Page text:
Fantasies of reversal
READ Daniel 7
Rather than expecting kings and rulers to recognize God’s authority and enact God’s righteousness, these visions look forward to God’s invasion of history, when power will be taken from unbelieving rulers and God’s own kingdom established. While the vision itself (3-14) is rather generic, the interpretation and expansion of the vision (17-27) focus on the little horn, who uses his power to suppress the worship of the God of Israel and persecute those who would remain faithful to God. The vision, like those in the following chapters, seeks to empower those threatened by Antiochus IV’s persecution of Judaism by positioning a time in the near future in which God would reverse the order of things, placing “the saints, the people of the Most High” (27) at the top of the political pyramid. They are thus given encouragement to hold on just a little longer.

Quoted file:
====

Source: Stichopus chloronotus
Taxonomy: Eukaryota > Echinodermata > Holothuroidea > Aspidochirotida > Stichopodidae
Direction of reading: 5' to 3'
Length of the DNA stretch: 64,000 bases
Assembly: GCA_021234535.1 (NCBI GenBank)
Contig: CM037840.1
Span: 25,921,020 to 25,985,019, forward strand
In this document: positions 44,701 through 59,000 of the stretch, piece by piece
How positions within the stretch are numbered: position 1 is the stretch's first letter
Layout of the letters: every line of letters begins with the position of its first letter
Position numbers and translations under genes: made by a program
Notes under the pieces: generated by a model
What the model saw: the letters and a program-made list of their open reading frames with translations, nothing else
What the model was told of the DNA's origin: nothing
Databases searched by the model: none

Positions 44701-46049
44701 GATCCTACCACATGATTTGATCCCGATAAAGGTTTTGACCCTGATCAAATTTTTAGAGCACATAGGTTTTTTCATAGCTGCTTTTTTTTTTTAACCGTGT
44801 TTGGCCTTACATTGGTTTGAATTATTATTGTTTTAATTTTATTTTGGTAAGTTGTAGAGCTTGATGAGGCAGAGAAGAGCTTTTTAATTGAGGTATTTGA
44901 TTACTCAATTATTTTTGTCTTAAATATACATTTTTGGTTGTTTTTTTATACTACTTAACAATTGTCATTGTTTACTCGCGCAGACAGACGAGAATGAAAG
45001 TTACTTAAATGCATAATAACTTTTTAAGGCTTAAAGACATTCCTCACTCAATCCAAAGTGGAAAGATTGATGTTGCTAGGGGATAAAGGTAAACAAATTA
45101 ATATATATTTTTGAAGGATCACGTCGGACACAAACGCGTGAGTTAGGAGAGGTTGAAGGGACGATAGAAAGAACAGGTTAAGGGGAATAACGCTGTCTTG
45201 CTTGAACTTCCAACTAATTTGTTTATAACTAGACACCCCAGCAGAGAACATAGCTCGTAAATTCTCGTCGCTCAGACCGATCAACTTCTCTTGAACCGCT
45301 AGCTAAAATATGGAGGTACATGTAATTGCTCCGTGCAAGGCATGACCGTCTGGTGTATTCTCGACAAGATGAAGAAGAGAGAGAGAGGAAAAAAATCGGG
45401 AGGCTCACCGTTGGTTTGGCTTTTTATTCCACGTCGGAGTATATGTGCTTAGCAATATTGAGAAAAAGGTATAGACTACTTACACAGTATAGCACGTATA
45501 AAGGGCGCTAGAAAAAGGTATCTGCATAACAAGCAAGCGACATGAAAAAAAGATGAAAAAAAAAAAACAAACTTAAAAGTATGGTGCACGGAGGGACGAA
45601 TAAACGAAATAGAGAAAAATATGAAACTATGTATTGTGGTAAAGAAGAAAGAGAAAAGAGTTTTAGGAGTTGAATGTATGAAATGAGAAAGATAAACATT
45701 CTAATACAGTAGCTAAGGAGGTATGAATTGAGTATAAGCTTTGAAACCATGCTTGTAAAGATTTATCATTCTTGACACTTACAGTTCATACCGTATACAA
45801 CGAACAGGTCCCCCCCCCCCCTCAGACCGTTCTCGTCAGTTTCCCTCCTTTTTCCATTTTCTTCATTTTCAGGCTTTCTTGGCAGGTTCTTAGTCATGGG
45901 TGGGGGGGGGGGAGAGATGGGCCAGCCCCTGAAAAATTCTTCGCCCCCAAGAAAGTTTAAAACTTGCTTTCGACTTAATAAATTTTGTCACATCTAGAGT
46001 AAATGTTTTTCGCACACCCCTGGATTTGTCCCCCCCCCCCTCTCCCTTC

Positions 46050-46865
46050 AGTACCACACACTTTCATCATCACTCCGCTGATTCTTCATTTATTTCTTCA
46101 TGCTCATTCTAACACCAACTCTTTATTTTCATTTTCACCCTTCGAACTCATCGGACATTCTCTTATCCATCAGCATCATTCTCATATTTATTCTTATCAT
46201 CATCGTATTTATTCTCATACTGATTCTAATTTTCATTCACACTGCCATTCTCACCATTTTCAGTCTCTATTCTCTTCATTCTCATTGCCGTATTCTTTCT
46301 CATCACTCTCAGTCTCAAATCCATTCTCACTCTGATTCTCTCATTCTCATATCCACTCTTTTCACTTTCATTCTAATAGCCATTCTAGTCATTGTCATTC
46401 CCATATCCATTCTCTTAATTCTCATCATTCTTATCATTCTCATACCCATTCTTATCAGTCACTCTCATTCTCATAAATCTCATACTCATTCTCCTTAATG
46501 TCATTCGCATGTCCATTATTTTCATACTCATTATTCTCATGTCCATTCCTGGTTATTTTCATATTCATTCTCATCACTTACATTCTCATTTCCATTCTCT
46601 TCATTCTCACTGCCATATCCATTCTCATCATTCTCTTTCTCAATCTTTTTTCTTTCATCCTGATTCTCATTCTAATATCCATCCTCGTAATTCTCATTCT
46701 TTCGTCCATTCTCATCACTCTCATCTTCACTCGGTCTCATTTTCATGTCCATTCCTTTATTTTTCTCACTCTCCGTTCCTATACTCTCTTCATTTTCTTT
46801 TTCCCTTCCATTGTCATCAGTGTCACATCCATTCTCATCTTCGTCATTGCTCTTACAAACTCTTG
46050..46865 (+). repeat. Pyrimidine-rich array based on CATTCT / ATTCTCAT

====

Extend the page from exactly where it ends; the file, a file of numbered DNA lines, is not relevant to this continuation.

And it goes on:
But can we entirely comfortable with such fantasies of reversal? The conflicts between classes and races also give rise to such hopes of reversal, when those now oppressed can exercise power to oppress their former oppressors. Would the saints follow the ways of the beasts, initiating pogroms and persecutions, or would they follow the way of God, using their position to increase love, to extend reconciliation, to strive for healing?
“Whoever can be trusted with a very little can also be trusted with much” (Luke 16:10-12). If we commit ourselves and our resources, however limited, to work for reconciliation, for the healing of relationships and for the rights of the powerless, then perhaps we will be found worthy by God to be entrusted with greater resources to use for greater good.
PRAY Lord God, may I be a true realist, who can see You working out Your purpose.